N. Y. Supreme Court.-Sheldon and others v. Weeks and others.

that he had the money when he executed the assignment, but also that he had not placed it beyond his control when the bill in this cause was filed in August following. For if, after the assignment he applied the money to the payment of his debts, he could not be punished for disobeying a subsequent order of this court directing the money to be paid to a receiver. To justify the order made by the referee, he should be satisfied from the evidence before him, that the party had the power to obey such order. If the money passed beyond his control before the bill was filed, it could not be reached by any proceedings against him, if after he was served with the injunction, then the plaintiff's remedy would be by proceedings for a violation of the injunction.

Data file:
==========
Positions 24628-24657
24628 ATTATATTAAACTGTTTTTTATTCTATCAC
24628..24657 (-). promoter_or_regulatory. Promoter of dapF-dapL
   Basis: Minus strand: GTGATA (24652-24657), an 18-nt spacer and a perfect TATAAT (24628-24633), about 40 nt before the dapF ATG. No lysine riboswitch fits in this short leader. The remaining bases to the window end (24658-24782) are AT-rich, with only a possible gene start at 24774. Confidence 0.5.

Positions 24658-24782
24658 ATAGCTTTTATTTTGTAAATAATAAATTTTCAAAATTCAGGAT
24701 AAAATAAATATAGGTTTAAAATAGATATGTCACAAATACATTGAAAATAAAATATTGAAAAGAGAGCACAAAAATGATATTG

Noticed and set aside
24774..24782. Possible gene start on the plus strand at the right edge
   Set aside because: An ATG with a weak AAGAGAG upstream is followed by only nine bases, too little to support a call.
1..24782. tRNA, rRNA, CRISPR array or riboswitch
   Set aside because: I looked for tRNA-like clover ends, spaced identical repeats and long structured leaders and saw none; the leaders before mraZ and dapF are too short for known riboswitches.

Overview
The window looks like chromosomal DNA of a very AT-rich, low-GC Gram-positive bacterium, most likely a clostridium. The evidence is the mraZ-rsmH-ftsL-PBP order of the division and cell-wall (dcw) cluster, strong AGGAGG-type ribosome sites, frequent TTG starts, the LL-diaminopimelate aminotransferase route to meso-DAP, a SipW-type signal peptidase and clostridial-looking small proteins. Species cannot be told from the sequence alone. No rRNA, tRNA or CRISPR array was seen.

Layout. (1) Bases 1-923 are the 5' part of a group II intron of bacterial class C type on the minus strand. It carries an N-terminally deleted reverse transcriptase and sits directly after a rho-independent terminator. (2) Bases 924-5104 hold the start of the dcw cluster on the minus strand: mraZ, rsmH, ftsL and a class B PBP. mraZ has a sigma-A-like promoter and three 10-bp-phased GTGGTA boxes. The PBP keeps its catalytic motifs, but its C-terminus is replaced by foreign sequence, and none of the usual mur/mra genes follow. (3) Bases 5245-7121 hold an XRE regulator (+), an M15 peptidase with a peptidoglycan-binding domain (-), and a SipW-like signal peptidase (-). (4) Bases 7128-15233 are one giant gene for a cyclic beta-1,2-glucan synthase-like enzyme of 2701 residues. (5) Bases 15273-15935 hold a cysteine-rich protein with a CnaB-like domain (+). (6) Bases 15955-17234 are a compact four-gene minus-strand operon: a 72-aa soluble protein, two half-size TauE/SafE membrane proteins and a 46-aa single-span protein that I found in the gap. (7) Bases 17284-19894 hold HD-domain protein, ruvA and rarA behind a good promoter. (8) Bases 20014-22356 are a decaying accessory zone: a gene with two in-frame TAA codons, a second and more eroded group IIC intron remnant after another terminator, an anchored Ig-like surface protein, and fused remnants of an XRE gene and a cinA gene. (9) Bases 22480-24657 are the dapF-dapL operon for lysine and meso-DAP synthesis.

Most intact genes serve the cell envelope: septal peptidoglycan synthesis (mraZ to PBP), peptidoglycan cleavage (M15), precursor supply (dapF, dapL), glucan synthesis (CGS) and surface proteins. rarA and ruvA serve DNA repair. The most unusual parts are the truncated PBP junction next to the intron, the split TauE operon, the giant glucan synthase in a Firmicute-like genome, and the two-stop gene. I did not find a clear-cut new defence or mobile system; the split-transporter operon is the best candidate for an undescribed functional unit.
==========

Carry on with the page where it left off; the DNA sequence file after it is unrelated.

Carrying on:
The answer of a party when examined before a referee should have the same effect, as evidence, as an answer to a bill when the oath of the party is required. It should be taken as the truth until it is disproved. Nathaniel T. Weeks was repeatedly inquired of in relation to the disposition he had made of the money he had received about the time he made his assignment, and he states positively that when he made the assignment he had paid it all away to his creditors, and that when the assignment was executed he had no money. I admit that it is much against the truth of this statement that he is unable to give the names of the creditors to whom he paid the money beyond a comparatively small amount. Yet I do not think this circumstance sufficient not only to overcome the positive oath of the party made evidence by the plaintiffs themselves, but also to justify the referee in finding that he not only had the money when the assignment was made, but that it also continued in his possession or under his control when the bill in this cause was filed.